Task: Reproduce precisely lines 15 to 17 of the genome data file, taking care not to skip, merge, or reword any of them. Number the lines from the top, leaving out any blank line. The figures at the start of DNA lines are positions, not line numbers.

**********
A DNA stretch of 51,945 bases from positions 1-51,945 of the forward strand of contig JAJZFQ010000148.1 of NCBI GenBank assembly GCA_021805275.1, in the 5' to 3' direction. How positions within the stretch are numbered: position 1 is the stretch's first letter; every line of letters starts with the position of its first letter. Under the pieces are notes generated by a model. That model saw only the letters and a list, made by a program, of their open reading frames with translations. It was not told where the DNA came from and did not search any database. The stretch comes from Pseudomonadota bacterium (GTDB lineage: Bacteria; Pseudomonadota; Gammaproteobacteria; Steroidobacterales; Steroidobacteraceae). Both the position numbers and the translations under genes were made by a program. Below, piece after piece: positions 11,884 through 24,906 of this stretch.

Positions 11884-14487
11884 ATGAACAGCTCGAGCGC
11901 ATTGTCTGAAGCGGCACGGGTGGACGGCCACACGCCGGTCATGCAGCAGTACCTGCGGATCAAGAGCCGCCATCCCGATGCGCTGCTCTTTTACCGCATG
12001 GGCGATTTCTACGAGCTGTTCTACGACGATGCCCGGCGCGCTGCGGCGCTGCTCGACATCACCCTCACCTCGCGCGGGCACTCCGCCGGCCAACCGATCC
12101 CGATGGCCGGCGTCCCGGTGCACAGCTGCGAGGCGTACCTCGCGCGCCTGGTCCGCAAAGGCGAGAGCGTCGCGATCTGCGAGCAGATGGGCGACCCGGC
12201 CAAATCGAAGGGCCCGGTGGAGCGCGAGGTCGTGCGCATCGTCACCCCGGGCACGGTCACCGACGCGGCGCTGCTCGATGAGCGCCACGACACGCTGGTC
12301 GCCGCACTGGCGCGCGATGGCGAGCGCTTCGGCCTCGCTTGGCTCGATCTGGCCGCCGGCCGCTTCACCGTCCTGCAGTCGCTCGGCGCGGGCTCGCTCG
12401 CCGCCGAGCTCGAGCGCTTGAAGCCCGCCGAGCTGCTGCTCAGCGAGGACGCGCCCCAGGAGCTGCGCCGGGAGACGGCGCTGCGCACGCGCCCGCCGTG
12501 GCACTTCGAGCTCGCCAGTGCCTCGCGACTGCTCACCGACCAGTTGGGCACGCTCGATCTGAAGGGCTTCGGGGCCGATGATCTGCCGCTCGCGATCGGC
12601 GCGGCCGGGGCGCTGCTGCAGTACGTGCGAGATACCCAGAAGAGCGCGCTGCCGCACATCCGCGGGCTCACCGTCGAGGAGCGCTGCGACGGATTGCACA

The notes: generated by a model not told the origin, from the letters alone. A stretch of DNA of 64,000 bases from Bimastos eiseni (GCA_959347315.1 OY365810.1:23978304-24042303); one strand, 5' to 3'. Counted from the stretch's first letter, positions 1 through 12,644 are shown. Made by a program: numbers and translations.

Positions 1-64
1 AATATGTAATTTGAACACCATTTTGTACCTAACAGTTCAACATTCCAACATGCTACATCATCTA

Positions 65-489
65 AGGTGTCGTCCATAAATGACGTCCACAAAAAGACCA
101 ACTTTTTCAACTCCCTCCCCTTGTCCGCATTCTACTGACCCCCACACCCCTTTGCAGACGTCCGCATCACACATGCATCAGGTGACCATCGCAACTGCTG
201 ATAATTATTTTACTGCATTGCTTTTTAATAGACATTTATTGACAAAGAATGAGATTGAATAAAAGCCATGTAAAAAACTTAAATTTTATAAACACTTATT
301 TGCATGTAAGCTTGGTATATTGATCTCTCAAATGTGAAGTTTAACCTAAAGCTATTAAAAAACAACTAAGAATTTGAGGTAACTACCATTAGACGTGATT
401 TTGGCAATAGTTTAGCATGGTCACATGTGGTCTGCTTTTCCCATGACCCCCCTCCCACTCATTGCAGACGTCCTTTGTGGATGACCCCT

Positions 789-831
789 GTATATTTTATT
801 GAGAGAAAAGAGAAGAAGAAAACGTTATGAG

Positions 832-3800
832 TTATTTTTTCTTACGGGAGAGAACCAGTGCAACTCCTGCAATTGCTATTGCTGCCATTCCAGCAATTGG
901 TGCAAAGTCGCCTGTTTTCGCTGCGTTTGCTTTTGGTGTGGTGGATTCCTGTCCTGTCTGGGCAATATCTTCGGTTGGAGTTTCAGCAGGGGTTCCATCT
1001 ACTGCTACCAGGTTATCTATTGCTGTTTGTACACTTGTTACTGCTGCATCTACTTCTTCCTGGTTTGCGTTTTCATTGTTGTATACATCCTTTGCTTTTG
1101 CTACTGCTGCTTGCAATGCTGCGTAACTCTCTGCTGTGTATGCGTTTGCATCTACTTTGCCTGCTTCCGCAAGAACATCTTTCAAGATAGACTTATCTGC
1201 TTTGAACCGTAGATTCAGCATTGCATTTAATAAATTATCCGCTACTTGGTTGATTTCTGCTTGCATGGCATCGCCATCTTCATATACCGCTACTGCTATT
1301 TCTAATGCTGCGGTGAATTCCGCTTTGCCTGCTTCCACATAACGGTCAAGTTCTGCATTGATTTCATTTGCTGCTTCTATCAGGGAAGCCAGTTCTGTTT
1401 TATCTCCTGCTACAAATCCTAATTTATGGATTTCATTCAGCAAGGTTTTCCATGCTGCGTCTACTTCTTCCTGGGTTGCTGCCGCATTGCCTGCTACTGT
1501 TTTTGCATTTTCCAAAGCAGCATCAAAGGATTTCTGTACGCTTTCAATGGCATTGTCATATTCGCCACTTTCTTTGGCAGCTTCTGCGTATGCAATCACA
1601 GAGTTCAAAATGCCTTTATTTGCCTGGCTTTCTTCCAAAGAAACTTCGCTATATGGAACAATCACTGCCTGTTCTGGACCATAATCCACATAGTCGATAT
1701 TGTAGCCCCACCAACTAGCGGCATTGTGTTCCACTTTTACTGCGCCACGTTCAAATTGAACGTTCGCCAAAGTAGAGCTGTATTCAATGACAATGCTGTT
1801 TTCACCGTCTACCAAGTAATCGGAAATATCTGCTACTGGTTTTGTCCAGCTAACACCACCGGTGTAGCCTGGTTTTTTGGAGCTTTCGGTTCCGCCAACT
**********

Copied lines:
Positions 65-489
65 AGGTGTCGTCCATAAATGACGTCCACAAAAAGACCA
101 ACTTTTTCAACTCCCTCCCCTTGTCCGCATTCTACTGACCCCCACACCCCTTTGCAGACGTCCGCATCACACATGCATCAGGTGACCATCGCAACTGCTG